|Rafael Correa with a supporter at Quito airport. Picture by Latha Jishnu
Rafael Correa’s choice of election campaign gear is like the man himself: attention-grabbing, unashamedly confident and zany.
The bright neon green shirts and windcheaters with “Correa Presidente” emblazoned in dark blue can stop traffic — and did so quite often in various parts of Ecuador in the run-up to a spectacularly successful campaign that has helped him to remain in the Carondelet presidential palace in Quito for a third term.
That’s unprecedented in a country that’s been notorious for kicking out duly elected Presidents for a variety of reasons long before they were half-way into their term.
Correa, 49, a former economics professor — he has a PhD from the University of Illinois in the US — has stunned his legion of critics with a shrewd mixture of policies that has increased government spending and socialist subsidies and turned around a tiny and far from prosperous country into one that matters in Latin America.
Since 2007 when he first came to power, poverty rates have been sliced by nearly 9 per cent to 29 per cent (according to the World Bank figures) and he has convinced his people that he is, indeed, engineering a “Citizen’s Revolution” that will establish the “pre-eminence of human beings over capital”.
Such rhetoric appears to have gone down well with Ecuadorians who have in recent years seen such extravagant claims translate into welfare measures that have improved their lives. In the weeks preceding the February 17 poll, it was fairly obvious that Correa and his Alianza Pais party were heading for a clear victory.
Restaurant worker Estafania said her vote would go to the “first President who cared about the poor”. The 20-year-old from a nearby province who had come to the capital Quito for better work opportunities said: “I get a better salary now because the minimum wage was last month (December 2012) increased to $318 a month and because I have some experience.”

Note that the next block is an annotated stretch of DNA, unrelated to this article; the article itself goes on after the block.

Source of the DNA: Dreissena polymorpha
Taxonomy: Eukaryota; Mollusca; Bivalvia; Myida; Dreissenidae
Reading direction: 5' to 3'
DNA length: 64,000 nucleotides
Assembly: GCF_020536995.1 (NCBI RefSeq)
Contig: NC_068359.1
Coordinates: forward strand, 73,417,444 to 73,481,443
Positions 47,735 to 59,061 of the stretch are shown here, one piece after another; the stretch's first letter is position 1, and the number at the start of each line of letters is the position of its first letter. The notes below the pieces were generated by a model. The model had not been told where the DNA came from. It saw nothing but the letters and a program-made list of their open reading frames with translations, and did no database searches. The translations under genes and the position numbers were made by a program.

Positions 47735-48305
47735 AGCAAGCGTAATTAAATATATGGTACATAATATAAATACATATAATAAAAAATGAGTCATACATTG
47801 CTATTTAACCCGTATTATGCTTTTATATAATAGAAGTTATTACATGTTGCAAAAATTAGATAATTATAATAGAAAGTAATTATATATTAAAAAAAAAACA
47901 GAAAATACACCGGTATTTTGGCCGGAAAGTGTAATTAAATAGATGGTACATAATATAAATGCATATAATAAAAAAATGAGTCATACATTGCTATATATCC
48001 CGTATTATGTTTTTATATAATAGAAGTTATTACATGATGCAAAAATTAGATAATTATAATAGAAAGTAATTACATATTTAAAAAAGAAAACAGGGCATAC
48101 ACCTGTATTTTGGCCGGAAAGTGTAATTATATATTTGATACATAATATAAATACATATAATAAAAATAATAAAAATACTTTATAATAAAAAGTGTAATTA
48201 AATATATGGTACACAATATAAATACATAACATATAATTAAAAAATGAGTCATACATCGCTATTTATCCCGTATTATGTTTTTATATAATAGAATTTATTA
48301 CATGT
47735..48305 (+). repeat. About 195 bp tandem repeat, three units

The minimum wage has risen gradually over the past six years and Correa has promised that it will eventually reach a “dignified salary” of $368 a month that would take care of all the basics. The current minimum wage is already ahead of the inflation rate.
Besides, some of Estafania’s relatives receive cash transfers of $50 a month, up from $15 when Correa first took office in 2007. Close to 2 million of the country’s 14.7-million population gets this dole. There is subsidised schooling and better healthcare as the government moves to widen the social security net.
One cannot but be curious about Ecuador which is the smallest member of Opec with production of just over half a million barrels of oil daily which provide around 60 per cent of its revenues.
Wherever one goes, whether it’s the coastal area which includes the country’s largest city of Guayaquil, the Andean region, the Amazonas or most of all Quito, the poor are present everywhere. But it’s not the bruising, dehumanising poverty one sees in India because, for one, they are less visible in a country that has a total population that’s less than the number of people in Greater Mumbai.
The poor of Ecuador are invariably the native communities who stand out in their striking traditional attire complete with gold chains and a Fedora. So one finds them in the old quarter of Quito which is popular with tourists, and on street corners elsewhere, where they sit hawking small bowls of fresh produce or little packets of snacks.
There are people asking for handouts, mostly women with babies, and sometimes a busker or two. If one strays into the hillside slums of Guayaquil, the country’s largest town where Correa was born, the mood can be ominously sullen. It is the people here who see Correa as their hope unlike the rich who are now being forced to pay taxes.
The class divide is unmistakable. The well-to-do of Ecuador distrust the socialist programmes of Correa who is a close ally of Hugo Chavez of Venezuela, the bÍte noire of the western world. “Chavez is too sick and Correa wants to take over from him,” said a German-born entrepreneur in Guayaquil who admits, however, that the Ecuadorian leader “is not as radical as the crazy Chavez”.